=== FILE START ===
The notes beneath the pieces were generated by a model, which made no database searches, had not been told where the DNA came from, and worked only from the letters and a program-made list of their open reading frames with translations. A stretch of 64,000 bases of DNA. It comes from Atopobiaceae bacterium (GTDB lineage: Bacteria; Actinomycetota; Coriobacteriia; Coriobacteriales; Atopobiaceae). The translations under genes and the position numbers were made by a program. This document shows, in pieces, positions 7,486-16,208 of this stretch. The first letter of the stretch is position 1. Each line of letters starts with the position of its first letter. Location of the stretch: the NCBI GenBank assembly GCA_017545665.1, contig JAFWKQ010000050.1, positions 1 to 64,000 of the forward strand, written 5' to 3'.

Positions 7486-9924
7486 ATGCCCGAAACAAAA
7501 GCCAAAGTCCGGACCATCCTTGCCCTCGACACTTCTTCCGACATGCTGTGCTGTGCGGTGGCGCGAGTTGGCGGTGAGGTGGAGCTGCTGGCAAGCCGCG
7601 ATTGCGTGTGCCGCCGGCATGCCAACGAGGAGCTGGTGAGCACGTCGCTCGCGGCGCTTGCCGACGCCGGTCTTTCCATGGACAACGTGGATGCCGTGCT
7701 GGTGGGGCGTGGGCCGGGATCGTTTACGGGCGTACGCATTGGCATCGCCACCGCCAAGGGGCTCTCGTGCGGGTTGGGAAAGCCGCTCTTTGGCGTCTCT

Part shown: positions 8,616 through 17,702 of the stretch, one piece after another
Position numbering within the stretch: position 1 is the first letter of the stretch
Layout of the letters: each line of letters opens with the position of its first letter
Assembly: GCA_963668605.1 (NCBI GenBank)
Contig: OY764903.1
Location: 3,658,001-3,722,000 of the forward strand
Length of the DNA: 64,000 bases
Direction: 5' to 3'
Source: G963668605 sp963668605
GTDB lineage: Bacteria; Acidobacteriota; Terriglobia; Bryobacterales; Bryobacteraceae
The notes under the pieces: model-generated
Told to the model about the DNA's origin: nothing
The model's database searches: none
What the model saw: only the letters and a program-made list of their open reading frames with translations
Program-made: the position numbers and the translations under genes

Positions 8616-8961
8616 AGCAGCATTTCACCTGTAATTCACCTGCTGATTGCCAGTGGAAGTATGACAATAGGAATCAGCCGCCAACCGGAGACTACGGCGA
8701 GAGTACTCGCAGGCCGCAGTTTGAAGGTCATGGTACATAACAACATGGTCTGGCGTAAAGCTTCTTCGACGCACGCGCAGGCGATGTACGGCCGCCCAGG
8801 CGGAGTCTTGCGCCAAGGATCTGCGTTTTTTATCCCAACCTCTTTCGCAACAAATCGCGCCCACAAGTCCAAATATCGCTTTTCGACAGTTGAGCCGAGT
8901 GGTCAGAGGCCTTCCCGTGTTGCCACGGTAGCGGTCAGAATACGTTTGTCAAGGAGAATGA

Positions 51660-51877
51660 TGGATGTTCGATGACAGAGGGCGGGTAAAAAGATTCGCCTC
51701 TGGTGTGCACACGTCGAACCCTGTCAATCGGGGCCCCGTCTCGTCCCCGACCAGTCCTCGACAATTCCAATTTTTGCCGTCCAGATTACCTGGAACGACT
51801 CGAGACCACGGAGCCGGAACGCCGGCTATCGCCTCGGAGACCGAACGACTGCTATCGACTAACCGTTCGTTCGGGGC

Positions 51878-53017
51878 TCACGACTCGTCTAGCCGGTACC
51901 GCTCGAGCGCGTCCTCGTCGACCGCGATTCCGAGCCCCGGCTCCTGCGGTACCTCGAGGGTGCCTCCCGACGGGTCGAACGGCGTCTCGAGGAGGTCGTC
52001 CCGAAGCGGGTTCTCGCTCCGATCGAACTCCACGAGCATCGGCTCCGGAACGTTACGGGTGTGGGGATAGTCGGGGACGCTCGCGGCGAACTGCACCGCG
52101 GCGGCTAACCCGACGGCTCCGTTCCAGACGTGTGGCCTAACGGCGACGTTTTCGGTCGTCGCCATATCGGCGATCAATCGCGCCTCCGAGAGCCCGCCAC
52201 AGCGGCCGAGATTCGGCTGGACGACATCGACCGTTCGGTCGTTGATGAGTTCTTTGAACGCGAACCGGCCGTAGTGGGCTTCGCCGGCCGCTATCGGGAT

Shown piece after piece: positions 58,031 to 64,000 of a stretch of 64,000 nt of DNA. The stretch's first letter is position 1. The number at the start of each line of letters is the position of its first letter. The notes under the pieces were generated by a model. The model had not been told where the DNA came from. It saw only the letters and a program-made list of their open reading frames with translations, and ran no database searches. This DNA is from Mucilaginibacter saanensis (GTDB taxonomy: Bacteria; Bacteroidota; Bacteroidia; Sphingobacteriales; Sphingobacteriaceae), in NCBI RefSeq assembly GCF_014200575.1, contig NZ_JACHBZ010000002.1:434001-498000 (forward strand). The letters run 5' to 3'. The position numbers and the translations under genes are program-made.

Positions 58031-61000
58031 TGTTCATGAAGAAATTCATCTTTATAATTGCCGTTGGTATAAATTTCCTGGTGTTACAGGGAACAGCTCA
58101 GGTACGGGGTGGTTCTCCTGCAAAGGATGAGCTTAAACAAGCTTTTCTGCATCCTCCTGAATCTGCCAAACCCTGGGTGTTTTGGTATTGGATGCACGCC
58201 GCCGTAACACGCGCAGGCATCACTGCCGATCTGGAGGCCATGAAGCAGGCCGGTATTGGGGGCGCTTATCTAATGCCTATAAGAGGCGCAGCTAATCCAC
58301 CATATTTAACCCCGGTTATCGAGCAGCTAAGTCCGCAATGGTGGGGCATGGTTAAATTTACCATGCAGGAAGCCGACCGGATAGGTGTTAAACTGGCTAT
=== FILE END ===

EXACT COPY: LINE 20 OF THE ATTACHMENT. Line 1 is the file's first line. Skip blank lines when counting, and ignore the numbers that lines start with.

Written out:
What the model saw: only the letters and a program-made list of their open reading frames with translations